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December 8, 1958

Petition of CLIPPER FISHING CORPORATION, as owner of the Fishing Vessel THE CLIPPER, for exoneration from or limitation of liability

The opinion of the court was delivered by: BRYAN

This proceeding for exoneration from or limitation of liability arises out of a collision between petitioner's fishing vessel 'Clipper' and claimants' fishing vessel 'Eunice-Lillian' which sank as a result.

The collision occurred on June 12, 1958 approximately 100 miles at sea while the Eunice-Lillian was proceeding from fishing grounds in the Atlantic with a catch of scallops to her home port of New Bedford, Massachusetts, and while the Clipper was on her way to the fishing grounds from her home port of New Bedford, Massachusetts.

The Clipper was tied up at Fulton Fish Market in New York when this proceeding was commenced, and this is the basis of this court's jurisdiction.

 The claimants, who are the owners of the Eunice-Lillian, move, pursuant to the 54th Rule in Admiralty, 28 U.S.C.A., and 28 U.S.C. § 1404(a), to transfer the proceeding to the United States District Court for the District of Massachusetts.

 28 U.S.C. § 1404(a) provides:

 'For the convenience of parties and witnesses, in the interest of justice, a district court may transfer any civil action to any other district or division where it might have been brought.'

 As Circuit Judge Lumbard, sitting in the district court, said in New Jersey Barging Corp. v. T.A.D. Jones & Co., D.C.S.D.N.Y., 135 F.Supp. 97, 100:

 'These latter words 'where it might have been brought' are, it seems to me, dispositive of the issue before us. Since petitioner had not been sued and his vessel had not been libelled when he brought this action, the only proper venue under Admiralty Rule 54 was 'in the District Court of the district in which the said vessel may be * * *.' Since the vessel was in this district the proceeding could not have been brought elsewhere; therefore according to the clear language of 1404(a) it cannot be transferred elsewhere now under that provision * * *.'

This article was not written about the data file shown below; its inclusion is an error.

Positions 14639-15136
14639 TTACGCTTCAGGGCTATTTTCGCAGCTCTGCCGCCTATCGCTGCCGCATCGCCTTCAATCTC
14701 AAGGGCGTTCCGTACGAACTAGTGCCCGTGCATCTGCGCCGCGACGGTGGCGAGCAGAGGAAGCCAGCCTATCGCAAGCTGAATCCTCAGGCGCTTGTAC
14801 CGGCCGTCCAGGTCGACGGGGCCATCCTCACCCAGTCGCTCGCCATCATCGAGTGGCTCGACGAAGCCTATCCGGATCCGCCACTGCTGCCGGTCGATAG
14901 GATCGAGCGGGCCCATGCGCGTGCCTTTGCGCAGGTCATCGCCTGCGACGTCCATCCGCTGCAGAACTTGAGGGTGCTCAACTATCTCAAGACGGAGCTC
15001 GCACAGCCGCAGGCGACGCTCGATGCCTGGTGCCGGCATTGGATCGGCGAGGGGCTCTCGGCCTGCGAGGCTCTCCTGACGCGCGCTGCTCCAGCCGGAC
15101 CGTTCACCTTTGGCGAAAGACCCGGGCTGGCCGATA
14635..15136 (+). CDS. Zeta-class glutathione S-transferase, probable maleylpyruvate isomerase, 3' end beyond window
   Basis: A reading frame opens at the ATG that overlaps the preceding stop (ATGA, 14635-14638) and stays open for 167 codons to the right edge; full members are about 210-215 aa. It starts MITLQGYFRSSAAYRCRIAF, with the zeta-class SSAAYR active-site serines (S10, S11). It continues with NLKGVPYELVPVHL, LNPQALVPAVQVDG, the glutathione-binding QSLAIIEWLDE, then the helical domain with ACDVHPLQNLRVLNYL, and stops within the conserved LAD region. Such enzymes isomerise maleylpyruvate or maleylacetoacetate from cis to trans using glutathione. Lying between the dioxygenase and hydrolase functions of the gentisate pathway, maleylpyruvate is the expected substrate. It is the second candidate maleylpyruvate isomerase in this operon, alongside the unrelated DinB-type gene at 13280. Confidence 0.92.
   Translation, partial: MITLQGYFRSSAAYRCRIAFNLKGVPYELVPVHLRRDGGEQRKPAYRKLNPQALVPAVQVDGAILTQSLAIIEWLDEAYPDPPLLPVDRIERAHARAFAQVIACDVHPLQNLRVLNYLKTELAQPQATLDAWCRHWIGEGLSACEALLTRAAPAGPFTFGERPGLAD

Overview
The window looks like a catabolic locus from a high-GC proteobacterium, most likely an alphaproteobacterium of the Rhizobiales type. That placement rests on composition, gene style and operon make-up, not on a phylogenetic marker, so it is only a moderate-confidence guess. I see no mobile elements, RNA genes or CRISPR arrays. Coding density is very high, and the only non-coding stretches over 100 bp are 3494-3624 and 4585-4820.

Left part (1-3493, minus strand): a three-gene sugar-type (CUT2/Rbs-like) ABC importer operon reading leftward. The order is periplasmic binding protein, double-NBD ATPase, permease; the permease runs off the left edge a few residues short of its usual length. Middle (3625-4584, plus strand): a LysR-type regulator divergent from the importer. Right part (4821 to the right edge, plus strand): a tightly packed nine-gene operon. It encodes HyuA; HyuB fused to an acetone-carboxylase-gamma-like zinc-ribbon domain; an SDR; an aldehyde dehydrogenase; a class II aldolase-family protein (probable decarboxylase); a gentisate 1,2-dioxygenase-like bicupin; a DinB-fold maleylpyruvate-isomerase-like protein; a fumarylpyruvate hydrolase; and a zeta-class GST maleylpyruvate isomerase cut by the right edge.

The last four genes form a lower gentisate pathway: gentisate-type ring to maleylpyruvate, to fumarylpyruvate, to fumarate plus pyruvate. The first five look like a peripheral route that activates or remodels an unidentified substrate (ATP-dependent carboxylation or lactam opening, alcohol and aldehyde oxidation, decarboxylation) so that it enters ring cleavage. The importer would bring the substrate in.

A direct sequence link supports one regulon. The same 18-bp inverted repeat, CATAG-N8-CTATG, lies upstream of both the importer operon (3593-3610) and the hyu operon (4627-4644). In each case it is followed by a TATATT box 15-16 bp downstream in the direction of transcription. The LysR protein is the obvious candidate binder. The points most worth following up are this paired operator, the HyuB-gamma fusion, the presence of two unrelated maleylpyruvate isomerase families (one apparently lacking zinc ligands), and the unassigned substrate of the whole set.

The reasoning of the New Jersey Barging Corporation case applies to the case at bar. I therefore hold, following Judge Lumbard's decision there, that the cause is not transferable under Section 1404(a) since the vessel was in this district when the proceeding was brought and the proceeding could not then have been brought elsewhere.

 The next question is whether the transfer provisions of the 54th Rule in Admiralty are applicable to the case at bar. Rule 54 provides:

 'The said petition shall be filed and the said proceedings had in any District Court of the United States in which said vessel has been libeled to answer for any claim in respect to which the petitioner seeks to limit liability; or, if the said vessel has not been libeled, then in the District Court for any district in which the owner has been sued in respect to any such claim. When the said vessel has not been libeled to answer the matters aforesaid, and suit has not been commenced against the said owner, the said proceedings may be had in the District Court of the district in which the said vessel may be, but if said vessel is not within any district and no suit has been commenced in any district, then the petition may be filed in any District Court. The District Court may, in its discretion, transfer the proceedings to any district for the convenience of the parties.' (Emphasis supplied.)

 While petitioner argues that the last sentence of Rule 54 relating to transfers applies only to cases where the petitioner has the option, under the rule, of commencing the action in any district court, I do not so read the rule. I agree with Judge Lumbard that this provision applies to any situation where the forum chosen by petitioner 'is clearly inconvenient for most of the parties and a substantially more convenient forum is available.' New Jersey Barging Corp. v. T.A.D. Jones & Co., supra, at page 101. Cf. In re Petition of Baker-Whiteley Towing Co., D.C.D.Md., 145 F.Supp. 904; Petition of Southern Steamship Co., D.C.D.Del., 132 F.Supp. 316; Petition of Backman, D.C.D.Del., 122 F.Supp. 896.

 The question, therefore, is whether the balance of convenience of the parties warrants a transfer of this proceeding to the District of Massachusetts.

 It would be well to state the facts relevant to this motion and its background in full detail.

 The home port of both of the fishing vessels involved in the collision was New Bedford, Massachusetts, and both vessels operated regularly on fishing voyages out of that port. The four owners of the F/V Eunice-Lillian all reside in Fairhaven, Massachusetts, across the river from New Bedford. The eleven members of the crew of that vessel all live in or about New Bedford.

 The petitioner is a Massachusetts corporation which is not authorized to do business in New York and has no office here. Its office and place of business is in Fairhaven. Its president resides there. The claimants allege that all of its crew reside in or about New Bedford and there is no denial of that fact.

 The Coast Guard investigation of the collision was conducted in New Bedford where the testimony and exhibits of that investigation are presently located.

 Shortly after the collision the owners of the sunken F/V Eunice-Lillian retained Joseph F. Dolan, Esq. of the Massachusetts bar, with offices in Boston, to represent them in their claims against the F/V Clipper arising out of the collision. The crew members of the Eunice-Lillian retained other Boston counsel to prosecute their claims for damages resulting from the collision. He joins in this motion.